The New York Times writes in a lead feature in its Sunday Magazine:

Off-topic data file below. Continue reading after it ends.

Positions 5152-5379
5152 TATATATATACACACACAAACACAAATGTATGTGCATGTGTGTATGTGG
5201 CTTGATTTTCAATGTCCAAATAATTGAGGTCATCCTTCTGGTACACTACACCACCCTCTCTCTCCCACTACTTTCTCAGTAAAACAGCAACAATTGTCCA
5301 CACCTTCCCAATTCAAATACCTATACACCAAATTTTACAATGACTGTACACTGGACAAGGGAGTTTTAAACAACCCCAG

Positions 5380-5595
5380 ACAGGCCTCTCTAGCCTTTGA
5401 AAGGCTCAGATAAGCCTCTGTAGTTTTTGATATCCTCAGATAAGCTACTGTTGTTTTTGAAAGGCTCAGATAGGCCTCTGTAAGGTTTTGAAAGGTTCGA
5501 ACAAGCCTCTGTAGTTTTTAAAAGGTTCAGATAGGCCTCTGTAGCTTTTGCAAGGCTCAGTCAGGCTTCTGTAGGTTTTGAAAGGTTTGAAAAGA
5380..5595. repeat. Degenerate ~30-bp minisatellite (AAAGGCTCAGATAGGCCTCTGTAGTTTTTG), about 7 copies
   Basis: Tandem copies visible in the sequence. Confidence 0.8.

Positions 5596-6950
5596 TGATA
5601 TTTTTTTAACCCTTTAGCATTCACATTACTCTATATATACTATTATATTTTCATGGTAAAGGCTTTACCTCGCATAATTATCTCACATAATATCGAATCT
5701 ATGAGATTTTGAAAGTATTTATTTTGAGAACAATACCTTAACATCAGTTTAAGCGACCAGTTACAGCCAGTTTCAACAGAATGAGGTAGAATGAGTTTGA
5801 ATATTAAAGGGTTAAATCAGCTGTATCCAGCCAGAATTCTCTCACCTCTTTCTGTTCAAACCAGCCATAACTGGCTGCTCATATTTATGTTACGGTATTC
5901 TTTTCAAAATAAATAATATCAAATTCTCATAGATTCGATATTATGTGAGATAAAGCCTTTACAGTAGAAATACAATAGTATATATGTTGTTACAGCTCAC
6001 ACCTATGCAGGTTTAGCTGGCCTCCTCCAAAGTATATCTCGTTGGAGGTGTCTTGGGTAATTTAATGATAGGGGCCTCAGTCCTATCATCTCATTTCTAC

The story of how the most basic questions about what to eat ever got so complicated reveals a great deal about the institutional imperatives of the food industry, nutritional science and ahem journalism, three parties that stand to gain much from widespread confusion surrounding what is, after all, the most elemental question an omnivore confronts. Humans deciding what to eat without expert help something they have been doing with notable success since coming down out of the trees is seriously unprofitable if youre a food company, distinctly risky if youre a nutritionist and just plain boring if youre a newspaper editor or journalist. (Or, for that matter, an eater. Who wants to hear, yet again, Eat more fruits and vegetables?) And so, like a large gray fog, a great Conspiracy of Confusion has gathered around the simplest questions of nutrition much to the advantage of everybody involved. Except perhaps the ostensible beneficiary of all this nutritional expertise and advice: us, and our health and happiness as eaters.